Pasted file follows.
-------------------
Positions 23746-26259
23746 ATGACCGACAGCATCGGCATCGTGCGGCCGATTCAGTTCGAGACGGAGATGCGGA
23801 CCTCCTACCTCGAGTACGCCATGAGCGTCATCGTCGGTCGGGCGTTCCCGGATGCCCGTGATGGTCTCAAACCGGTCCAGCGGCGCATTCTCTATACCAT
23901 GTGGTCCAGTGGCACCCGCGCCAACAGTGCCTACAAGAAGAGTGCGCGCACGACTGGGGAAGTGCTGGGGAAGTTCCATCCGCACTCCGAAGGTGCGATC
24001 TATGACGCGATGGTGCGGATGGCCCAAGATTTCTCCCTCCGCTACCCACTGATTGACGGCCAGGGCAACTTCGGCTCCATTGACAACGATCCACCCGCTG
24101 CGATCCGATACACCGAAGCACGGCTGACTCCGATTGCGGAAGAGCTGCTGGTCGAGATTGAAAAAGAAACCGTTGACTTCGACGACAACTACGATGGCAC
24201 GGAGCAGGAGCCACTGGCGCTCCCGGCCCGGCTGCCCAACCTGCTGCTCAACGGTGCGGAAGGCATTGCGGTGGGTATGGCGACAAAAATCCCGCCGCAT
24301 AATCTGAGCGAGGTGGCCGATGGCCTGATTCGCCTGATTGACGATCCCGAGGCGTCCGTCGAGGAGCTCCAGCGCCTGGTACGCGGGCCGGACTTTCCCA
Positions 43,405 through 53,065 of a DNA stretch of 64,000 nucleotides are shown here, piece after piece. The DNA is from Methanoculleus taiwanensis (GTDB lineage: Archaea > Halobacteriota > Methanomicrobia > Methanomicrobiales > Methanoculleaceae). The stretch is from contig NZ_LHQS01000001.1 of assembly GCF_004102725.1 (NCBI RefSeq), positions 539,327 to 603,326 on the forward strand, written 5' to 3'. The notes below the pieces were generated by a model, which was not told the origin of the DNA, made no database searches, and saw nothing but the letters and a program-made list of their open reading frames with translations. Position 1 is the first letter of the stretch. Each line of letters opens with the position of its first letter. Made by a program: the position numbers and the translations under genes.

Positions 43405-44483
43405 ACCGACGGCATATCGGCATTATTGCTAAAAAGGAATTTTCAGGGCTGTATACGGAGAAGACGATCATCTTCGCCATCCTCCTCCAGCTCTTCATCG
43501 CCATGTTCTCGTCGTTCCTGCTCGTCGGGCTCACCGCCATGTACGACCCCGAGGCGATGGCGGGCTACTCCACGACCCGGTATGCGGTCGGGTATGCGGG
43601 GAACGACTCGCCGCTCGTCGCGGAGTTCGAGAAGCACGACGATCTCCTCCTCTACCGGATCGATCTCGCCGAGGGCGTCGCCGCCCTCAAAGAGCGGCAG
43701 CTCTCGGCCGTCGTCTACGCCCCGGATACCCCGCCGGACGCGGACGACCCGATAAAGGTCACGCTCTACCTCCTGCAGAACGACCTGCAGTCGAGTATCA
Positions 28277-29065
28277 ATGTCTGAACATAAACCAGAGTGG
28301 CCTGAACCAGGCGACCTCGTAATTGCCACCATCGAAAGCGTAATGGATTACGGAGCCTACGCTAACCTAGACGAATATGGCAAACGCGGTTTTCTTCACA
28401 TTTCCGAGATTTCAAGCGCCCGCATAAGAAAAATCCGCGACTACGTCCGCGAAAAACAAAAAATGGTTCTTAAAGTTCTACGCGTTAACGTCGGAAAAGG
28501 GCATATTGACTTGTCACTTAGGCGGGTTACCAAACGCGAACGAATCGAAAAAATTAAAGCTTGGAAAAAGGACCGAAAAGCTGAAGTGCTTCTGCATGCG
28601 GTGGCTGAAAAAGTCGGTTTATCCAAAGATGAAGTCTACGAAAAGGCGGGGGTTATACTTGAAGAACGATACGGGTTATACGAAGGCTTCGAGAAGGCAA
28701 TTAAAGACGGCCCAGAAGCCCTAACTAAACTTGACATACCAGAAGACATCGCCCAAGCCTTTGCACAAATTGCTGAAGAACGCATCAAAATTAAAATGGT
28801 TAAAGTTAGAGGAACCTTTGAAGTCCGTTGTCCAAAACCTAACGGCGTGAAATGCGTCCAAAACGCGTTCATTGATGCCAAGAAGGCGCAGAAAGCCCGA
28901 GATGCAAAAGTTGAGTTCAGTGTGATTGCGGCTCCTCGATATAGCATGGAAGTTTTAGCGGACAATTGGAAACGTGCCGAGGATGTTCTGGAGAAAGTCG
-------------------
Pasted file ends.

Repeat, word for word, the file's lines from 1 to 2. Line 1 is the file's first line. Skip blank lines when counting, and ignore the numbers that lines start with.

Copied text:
Positions 23746-26259
23746 ATGACCGACAGCATCGGCATCGTGCGGCCGATTCAGTTCGAGACGGAGATGCGGA